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Integrate mentor text within writing instruction
september 19, 2017
Mentor text is a common facet of writing instruction. It’s the portion of a mini-lesson where the teacher guides students through the reading of strong examples. In order to integrate mentor text, teachers need to know how and when to bring it into the lesson and which texts are best to use.
Learn from experts
Kick off each 10-15 minute mini-lesson by first identifying the trait-based writing skill. Convey to the students exactly what you’re trying to teach them. Then, explain the purpose or function of the day’s writing skill. How and why would a writer use it? How does it impact a reader when the skill is used?
With the foundation of the lesson set, it’s time to reveal the strong example. This is when the teacher shows the students the mentor text and begins to break it down. Point out the characteristics and qualities of the text. Explain the skill “in action” with the ultimate goal of students emulating that same skill in their own writing.
Choose a familiar text
When choosing a text to use in a lesson, there is a cardinal rule: Students must be familiar with the text. Therefore, do not plan to read the text for the first time during your writing lesson. Students have to have heard, read, or seen the text first as a reader before they are ready to re-read it as a writer.
Identify compact excerpts
Familiar text is best, but then there is a second rule: Do not plan to read the whole text in the mini-lesson! The bulk of the mini-lesson time is to be spent teaching a writing skill—not reading a 24-page picture book! Rather, reveal the strongest excerpts of the mentor text.
Now, it’s fair to say that almost every skill can be found in any text. However, ideal passages are a balance between the shortest excerpt that provides the most examples. This allows students to see the skill in action numerous times while maximizing the minutes of instruction.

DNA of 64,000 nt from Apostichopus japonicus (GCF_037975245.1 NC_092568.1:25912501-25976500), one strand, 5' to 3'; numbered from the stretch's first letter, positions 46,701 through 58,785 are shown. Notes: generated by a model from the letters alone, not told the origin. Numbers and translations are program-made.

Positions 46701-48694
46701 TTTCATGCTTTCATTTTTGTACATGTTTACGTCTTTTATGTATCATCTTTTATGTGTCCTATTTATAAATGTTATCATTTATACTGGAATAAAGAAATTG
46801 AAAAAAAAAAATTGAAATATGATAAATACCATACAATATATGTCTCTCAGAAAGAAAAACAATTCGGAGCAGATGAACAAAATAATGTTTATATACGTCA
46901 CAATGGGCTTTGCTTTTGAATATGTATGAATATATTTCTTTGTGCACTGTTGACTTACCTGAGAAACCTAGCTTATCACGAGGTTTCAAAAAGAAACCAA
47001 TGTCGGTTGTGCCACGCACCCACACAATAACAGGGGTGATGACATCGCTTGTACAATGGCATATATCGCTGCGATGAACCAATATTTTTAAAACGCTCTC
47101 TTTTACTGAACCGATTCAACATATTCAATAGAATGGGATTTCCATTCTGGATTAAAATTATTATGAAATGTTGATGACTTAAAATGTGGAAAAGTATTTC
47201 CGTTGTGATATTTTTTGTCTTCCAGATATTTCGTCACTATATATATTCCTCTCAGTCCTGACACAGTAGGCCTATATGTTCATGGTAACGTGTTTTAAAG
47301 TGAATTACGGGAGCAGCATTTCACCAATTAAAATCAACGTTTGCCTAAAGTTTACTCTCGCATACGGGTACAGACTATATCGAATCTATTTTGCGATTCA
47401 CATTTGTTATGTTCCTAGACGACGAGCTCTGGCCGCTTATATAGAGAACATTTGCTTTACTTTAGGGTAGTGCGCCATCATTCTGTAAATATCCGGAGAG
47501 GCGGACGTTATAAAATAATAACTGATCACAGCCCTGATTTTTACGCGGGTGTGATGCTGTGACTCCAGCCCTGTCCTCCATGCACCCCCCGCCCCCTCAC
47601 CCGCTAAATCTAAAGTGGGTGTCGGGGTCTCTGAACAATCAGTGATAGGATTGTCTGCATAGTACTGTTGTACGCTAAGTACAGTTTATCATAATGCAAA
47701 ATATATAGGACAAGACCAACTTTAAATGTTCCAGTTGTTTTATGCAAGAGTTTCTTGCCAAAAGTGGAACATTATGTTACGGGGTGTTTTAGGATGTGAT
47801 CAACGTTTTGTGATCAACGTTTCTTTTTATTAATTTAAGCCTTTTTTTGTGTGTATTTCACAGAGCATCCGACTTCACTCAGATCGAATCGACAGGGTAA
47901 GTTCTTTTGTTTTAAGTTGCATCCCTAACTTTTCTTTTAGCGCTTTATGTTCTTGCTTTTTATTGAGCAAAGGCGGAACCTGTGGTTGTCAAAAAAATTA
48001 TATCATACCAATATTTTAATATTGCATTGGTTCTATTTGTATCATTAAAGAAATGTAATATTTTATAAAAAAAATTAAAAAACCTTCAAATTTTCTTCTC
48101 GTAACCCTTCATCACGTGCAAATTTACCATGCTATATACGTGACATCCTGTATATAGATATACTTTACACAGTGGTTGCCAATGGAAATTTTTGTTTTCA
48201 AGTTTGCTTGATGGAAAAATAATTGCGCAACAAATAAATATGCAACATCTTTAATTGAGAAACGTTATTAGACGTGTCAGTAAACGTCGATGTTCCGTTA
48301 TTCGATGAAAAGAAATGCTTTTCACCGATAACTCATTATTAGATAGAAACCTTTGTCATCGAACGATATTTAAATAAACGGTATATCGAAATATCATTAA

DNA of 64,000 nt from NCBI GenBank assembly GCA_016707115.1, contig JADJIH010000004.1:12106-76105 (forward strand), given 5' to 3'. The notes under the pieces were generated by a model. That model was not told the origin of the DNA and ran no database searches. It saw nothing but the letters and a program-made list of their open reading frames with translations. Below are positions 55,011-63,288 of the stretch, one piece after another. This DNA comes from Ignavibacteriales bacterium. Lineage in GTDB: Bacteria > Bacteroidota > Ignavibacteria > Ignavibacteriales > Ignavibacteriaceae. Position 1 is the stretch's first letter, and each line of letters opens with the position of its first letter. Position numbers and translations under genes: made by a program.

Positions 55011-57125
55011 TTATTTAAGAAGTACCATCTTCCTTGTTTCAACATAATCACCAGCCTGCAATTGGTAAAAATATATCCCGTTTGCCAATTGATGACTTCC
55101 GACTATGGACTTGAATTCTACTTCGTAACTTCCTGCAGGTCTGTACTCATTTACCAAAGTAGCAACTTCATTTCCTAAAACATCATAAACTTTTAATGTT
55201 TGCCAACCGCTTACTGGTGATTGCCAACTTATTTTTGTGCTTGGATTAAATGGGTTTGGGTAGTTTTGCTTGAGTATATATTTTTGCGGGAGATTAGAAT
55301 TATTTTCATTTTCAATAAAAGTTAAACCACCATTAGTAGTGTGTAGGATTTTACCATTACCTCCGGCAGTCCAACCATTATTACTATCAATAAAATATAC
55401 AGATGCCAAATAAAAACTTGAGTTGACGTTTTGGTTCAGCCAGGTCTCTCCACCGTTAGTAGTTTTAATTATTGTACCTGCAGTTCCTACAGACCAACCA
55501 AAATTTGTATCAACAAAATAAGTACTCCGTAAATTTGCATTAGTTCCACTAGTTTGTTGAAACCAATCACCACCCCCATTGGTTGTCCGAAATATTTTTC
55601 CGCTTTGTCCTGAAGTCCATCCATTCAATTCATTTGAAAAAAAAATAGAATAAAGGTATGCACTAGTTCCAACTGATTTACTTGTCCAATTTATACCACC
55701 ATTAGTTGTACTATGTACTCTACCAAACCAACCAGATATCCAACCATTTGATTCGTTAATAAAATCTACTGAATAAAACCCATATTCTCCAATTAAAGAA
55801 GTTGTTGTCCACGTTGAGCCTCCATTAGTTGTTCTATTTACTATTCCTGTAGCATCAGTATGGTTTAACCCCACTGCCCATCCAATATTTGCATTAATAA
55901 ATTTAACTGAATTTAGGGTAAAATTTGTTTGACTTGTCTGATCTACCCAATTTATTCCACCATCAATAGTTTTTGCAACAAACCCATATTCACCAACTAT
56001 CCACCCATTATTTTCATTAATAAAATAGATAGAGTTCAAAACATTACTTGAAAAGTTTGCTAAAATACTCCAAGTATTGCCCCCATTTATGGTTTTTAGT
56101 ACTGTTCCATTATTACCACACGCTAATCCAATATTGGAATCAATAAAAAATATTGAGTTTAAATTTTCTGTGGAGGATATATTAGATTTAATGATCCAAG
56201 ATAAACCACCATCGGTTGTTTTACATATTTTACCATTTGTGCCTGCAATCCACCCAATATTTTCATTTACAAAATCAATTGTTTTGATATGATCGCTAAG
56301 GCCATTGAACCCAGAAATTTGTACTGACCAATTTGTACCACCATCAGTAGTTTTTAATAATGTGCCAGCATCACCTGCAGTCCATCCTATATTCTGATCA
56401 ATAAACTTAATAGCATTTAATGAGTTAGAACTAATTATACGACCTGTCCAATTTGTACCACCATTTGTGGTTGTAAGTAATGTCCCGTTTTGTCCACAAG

- When preparing a conventions lesson on proper noun capitals, find an excerpt with numerous examples of proper noun capitals within a handful of consecutive sentences (e.g., Lilly’s Purple Plastic Purse).
- When preparing a word choice lesson on adjectives, find an excerpt with numerous examples of adjective-noun combinations all on one page (e.g., The Napping House).
Store text carefully
A fringe benefit to using only a portion or page of a favorite text is that you can utilize that same text over and over again all year long. Choose a different excerpt from a different page to teach a different skill.
That said, teachers will need regular access to the same mentor texts. Therefore, it may not be wise to store them within the shelves and baskets of the general classroom library! They will likely not be there the day you need them.
Track the traits
If you need some help getting started with using mentor text in a meaningful way, check out “Trait Trackers.” Kristina Smekens created this handy resource to make it easy to use picture books as mentor text by “tracking” when and how the Six Traits of Writing appear in 20 popular titles. A set of “Trait Trackers” features one bookmark-size card for each mentor text, and each card offers a page-by-page citation of the Six Traits in action.